Whatever happened to Theodosia Burr, the story of her life and disappearance has been told and retold in Northeastern North Carolina many times; a copy of her portrait is on display in the Our Story Exhibit at the Museum of the Albemarle. You can hear the Oscar Stradley’s full version of the story here (courtesy of Mitchell Community College) and Marjorie Berry’s version in the recording of “History and Highballs: Theodosia Burr” from the North Carolina Museum of History. 

34 Newspaper Titles up on DigitalNC!

Headmast for May 5, 1881 issue of Railroad Ticket from Weldon, N.C.

This week we have another 34 titles up on DigitalNC! In this batch we have an article from the Durham Tobacco Plant describing the construction of a new factory being built by W. Duke, Sons & Co., which contained a machine that would revolutionize their tobacco business: The Bonsack machine.

Clipping from July 16, 1884 issue of Durham Tobacco Plant detailing the construction of a new Duke Tobacco factory, including the Bonsack cigarette rolling machine.

Durham Tobacco Plant, July 16, 1884

In 1881, Virginia native James Bonsack created the first industrial cigarette rolling machine, a task that was done meticulously by hand up until this point. Bonsack partnered with W. Duke, Sons & Co. in 1884 and supplied them with one of his machines that could roll 250,000 cigarettes in a single day, the equivalent of 48 employees. While this acquisition would make the Dukes the leading cigarette producer in the country, the automation of the process forced many skilled rollers out of work.

Factory built by W. Duke, Sons & Co. in 1884

W. Duke, Sons & Co. 1884 factory. Image via

Over the next year, we’ll be adding millions of newspaper images to DigitalNC. These images were originally digitized a number of years ago in a partnership with That project focused on scanning microfilmed papers published before 1923 held by the North Carolina Collection in Wilson Special Collections Library. While you can currently search all of those pre-1923 issues on, over the next year we will also make them available in our newspaper database as well. This will allow you to search that content alongside the 2 million pages already on our site – all completely open access and free to use.

This week’s additions include:

If you want to see all of the newspapers we have available on DigitalNC, you can find them here. Thanks to UNC-Chapel Hill Libraries for permission to and support for adding all of this content as well as the content to come. We also thank the North Caroliniana Society for providing funding to support staff working on this project.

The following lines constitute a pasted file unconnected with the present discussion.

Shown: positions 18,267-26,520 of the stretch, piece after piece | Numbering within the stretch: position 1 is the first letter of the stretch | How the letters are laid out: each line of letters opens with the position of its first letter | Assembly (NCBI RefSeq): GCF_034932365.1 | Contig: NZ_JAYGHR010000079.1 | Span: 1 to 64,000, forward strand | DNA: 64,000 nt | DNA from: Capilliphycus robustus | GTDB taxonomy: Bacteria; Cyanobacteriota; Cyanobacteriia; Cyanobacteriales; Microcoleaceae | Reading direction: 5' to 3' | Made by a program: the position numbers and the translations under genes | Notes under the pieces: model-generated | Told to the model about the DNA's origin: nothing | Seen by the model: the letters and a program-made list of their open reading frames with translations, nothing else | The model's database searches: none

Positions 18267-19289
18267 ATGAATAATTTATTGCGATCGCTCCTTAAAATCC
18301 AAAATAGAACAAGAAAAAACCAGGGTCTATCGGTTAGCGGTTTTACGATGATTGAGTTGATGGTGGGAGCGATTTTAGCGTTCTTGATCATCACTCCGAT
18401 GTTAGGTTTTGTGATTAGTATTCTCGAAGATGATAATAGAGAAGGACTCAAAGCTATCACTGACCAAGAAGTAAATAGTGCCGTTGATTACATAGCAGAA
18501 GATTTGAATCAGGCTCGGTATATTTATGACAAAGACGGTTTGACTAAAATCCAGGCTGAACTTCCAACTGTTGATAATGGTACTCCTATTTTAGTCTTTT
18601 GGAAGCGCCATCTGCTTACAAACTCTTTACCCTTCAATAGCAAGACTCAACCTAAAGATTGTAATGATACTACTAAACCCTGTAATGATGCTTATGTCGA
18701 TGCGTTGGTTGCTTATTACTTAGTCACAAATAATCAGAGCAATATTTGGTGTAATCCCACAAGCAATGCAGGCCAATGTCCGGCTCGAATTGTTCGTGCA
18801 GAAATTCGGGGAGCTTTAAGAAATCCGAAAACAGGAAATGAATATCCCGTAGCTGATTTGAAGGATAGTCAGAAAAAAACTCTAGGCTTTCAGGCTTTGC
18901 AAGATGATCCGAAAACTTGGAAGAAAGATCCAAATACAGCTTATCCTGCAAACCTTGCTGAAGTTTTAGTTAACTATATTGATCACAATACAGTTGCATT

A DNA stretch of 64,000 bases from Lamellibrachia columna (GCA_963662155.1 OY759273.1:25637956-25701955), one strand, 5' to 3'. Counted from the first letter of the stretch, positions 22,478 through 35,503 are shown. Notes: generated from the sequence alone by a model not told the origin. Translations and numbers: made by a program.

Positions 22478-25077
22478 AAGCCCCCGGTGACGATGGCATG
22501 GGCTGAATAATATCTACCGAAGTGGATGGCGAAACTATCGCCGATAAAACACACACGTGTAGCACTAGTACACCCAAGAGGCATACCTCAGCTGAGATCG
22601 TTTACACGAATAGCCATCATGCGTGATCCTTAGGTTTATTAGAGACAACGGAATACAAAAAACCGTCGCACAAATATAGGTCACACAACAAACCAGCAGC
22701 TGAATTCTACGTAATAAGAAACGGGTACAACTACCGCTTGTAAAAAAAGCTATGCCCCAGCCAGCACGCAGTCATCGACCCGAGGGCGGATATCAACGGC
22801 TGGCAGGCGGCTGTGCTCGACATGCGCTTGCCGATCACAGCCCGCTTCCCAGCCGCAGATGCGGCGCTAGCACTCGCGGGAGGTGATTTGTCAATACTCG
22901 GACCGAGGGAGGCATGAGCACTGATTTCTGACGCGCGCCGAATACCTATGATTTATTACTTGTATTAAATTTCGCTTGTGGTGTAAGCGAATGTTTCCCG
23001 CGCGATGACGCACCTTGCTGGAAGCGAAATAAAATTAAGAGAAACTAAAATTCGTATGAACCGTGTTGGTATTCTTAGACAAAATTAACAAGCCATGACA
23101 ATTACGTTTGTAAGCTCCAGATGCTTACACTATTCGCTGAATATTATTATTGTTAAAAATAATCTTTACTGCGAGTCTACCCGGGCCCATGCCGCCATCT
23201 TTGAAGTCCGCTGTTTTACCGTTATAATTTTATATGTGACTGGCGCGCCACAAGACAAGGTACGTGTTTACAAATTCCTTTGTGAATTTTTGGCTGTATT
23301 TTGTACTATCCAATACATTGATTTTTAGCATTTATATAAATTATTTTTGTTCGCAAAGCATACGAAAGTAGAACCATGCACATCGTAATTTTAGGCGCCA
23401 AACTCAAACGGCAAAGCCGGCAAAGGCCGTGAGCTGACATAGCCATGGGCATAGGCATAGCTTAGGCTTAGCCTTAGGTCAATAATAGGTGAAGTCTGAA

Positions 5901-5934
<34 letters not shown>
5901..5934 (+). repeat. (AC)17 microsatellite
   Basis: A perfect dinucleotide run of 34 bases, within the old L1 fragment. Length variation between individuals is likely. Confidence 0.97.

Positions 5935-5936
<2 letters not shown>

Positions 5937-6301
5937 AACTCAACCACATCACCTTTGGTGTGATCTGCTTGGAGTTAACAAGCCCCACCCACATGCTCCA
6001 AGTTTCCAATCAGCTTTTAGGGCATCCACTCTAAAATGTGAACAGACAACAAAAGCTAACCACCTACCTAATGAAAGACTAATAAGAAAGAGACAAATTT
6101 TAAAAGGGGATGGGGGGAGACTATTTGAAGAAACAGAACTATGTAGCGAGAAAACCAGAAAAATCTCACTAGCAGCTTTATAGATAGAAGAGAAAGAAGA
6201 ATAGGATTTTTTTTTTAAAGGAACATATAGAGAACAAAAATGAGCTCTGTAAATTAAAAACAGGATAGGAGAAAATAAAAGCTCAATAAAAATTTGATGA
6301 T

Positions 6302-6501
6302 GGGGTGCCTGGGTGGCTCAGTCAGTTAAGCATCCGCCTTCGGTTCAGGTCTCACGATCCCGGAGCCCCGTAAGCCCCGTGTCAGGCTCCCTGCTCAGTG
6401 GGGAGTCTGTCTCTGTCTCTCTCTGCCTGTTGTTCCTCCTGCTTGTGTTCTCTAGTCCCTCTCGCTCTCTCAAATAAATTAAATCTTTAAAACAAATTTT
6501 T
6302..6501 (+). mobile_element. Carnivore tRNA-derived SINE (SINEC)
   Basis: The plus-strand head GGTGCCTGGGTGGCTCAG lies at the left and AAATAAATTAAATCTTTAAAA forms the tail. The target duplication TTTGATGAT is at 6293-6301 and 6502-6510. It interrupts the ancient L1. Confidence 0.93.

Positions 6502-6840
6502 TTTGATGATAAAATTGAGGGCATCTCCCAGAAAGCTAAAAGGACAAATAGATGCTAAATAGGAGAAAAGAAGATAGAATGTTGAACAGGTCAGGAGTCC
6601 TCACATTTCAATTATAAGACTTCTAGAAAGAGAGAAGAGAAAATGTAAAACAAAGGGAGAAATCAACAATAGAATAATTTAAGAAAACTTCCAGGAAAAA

New Batch of CHHS Materials Spans Many Areas of Chapel Hill & Carrboro History

Our latest batch of materials from the Chapel Hill Historical Society has a little something for everyone! Whether you’re interested in the histories of local churches, municipal records, or Carrboro’s Centennial (in 2011), we’ve got materials for you to see.

A typed piece of paper unfolded over two pages of a composition notebook

A typed note inviting community members to visit the Carrboro Library

One exciting piece of local history appears in the scrapbook from the Carrboro Civic Club, which formed a committee to build a public library in Carrboro. The scrapbook contains notes from committee members about the financial aspects and personnel of the project, as well as an early draft of library rules. “Practice good citizenship regarding books,” it warns.

An architectural drawing of Carrboro Elementary School

Carrboro Elementary School as imagined by Croft and Hammond in 1957

Another cool addition is this book of architectural drawings and specifications for the Carrboro Elementary School. The plans were made in a partnership between the Board of Education; Dr. W. E. Rosenstengel, a professor of education at UNC Chapel Hill; and Croft & Hammond Architects from Asheboro, N.C. The introduction indicates that they planned to enroll 480 students and eventually grow to 720 (with 30 students per classroom). For comparison, Carrboro Elementary has 540 enrolled students for the 2021-22 school year.

Part of a typed letter and a few cartoons depicting ways that litter is spread in a community

Some of the ways that litter is spread, according to the National Council of State Gardening Clubs

Finally, if you’re interested in how anti-littering campaigns were waged in the 1970s, there’s this letter from the National Council of State Gardening Clubs, Inc. As part of the “Keep America Beautiful” project, the Council’s leaders identified the seven main ways that litter appears in communities and illustrated some changes that needed to happen to reduce them. 

“There is every likelihood that this marriage of behavioral science and techniques will produce offspring reaching into all facets of community life and improving the whole climate in which human beings live as neighbors,” editor Christopher C. Gilson writes.

These three items barely encompass the variety of materials that’s been added, so you can do even more exploring yourself by looking through the whole batch. To see more materials from the Chapel Hill Historical society, you can visit their partner page or their website. The run of Chapel Hill News Leader newspaper issues from 1958-59 that was uploaded with this batch is also available.

New Partner, Cherryville Historical Museum, and Additional Issues of The Eagle Now Available on DigitalNC

Thanks to funding from the State Library of North Carolina’s LSTA Grant and our newest partner, Cherryville Historical Museum, addition issues of The Eagle (Cherryville, N.C.) from 1942 to 1956 are now available on our website. The articles from this batch primarily focus on World War II, providing updates on local citizens in the military, battles, directives from the federal government, and advertisements for war fundraising efforts.

The Cherryville Historical Museum is located in Cherryville, North Carolina. Their mission is to preserve, protect, and exhibit the city’s history. The museum features several exhibits on the Cherryville’s history from the early 1800s to today. Some of the museum’s exhibits include toys made by Lloyd Stroup, the old jail, farm equipment, ladies wear, the potato house, and much more.

To learn more about the Cherryville Historical Museum, please visit their website.

To view all issues of The Eagle, please click here.

To view more newspapers from across North Carolina, please click here.